Direct assessment of overnight parent-child proximity in children with behavioral insomnia: Extending models of operant and classical conditioning

Georgie Agar*, Chris Oliver, Caroline Richards

*Corresponding author for this work

Research output: Contribution to journalArticlepeer-review


Introduction: Explanatory models of behavioral insomnia typically draw on operant learning theory with behavioral techniques focused on altering parent-child interactions to improve sleep. However, there are no data describing parent-child interactions overnight beyond parent report. In this study we used radio frequency identification technology to quantify parent-child proximity overnight in two groups at elevated risk of behavioral insomnia, Angelman syndrome (AS) and Smith-Magenis syndrome (SMS). Materials and Methods: Nineteen children aged 4–15 years (8 with AS, 11 with SMS) participated in a week-long at-home assessment of sleep and overnight parent-child proximity. Sleep parameters were recorded using the Philips Actiwatch 2 and proximity data were recorded using custom-built radio frequency identification watches. Results: Three patterns of proximity data between parent-child dyads overnight were evident: “checking” (six with AS, five with SMS), “co-sleeping” (four with SMS) and those who had “no proximity” overnight (two with AS, two with SMS). In the AS group, 25.45% of actigraphy-defined wakes resulted in a parent-child interaction. In the SMS group, 39.34% of wakes resulted in a parent-child interaction. Children who interacted with their parents when settling to sleep were not significantly more likely to interact at waking. Discussion: The novel application of radio frequency identification technology is a feasible method for studying overnight parent-child proximity. Profiles of proximity between participants that are not closely aligned with operant models of behavioral insomnia were evident. These results have significant implications for the etiology of poor sleep and the application of behavioral sleep interventions.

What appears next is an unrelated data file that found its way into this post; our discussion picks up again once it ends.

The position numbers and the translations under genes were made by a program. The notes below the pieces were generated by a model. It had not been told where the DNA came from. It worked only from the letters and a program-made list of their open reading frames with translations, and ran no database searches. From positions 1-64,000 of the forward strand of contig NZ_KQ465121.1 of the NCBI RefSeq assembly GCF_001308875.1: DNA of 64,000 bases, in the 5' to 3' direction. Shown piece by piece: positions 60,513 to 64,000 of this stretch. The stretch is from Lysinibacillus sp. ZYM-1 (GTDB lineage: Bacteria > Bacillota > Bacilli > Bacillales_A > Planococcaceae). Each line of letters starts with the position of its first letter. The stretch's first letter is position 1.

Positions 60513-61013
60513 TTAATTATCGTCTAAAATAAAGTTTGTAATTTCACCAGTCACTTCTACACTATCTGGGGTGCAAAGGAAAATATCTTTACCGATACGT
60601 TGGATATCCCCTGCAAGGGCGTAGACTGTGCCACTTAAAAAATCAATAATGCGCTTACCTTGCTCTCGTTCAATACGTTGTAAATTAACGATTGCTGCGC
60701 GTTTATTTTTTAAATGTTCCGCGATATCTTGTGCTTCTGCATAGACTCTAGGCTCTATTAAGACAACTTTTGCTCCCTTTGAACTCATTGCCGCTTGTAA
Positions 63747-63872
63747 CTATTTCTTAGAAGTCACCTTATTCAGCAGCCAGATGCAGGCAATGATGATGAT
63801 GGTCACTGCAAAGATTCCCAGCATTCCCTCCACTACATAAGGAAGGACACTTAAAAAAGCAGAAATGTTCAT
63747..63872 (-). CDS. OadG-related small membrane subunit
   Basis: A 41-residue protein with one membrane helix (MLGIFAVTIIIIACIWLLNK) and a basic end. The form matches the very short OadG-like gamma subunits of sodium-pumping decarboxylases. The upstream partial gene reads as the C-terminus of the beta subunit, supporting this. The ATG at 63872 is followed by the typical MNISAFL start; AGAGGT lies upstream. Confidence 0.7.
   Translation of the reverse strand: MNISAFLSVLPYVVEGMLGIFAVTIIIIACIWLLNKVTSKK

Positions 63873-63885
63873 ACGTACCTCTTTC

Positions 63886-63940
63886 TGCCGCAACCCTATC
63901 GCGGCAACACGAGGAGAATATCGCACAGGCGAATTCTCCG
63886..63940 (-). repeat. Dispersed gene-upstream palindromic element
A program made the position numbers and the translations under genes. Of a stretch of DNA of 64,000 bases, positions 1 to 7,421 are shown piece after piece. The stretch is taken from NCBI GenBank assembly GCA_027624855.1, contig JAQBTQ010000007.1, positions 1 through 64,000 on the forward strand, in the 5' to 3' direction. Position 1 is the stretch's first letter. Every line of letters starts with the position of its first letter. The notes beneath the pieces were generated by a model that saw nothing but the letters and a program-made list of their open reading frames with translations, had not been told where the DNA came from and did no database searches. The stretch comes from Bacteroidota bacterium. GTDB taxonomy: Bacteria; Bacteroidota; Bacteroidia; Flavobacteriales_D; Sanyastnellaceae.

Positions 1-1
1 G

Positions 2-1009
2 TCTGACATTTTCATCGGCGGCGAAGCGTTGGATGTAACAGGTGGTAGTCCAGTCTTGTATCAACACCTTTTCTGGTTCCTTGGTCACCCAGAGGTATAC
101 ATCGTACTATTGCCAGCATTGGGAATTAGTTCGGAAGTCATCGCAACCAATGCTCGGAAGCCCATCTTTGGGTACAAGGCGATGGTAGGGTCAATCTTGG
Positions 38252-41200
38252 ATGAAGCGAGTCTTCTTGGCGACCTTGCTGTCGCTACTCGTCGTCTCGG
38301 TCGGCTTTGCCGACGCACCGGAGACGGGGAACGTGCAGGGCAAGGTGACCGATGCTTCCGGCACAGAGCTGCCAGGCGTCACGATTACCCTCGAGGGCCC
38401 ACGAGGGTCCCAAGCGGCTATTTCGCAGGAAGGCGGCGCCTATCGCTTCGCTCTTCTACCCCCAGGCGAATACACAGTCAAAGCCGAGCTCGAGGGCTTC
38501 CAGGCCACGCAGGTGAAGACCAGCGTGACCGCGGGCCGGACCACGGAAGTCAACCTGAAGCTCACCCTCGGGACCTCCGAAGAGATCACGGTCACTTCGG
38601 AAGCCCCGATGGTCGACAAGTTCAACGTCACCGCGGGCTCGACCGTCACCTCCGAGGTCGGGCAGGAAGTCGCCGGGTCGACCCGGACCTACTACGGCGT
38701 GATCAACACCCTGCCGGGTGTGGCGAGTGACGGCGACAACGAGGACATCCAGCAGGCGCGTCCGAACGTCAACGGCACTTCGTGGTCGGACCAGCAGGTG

Original languageEnglish
Pages (from-to)254-272
Number of pages19
JournalBehavioral Sleep Medicine
Issue number3
Early online date7 Jul 2022
Publication statusPublished - Mar 2023

Bibliographical note

Publisher Copyright:
© 2022 The Author(s). Published with license by Taylor & Francis Group, LLC. This is an Open Access article distributed under the terms of the Creative Commons Attribution-NonCommercial-NoDerivatives License (, which permits non-commercial re-use, distribution, and reproduction in any medium, provided the original work is properly cited, and is not altered, transformed, or built upon in any way.

Funding Information:
This work was supported by Cerebra [PhD Fellowship].


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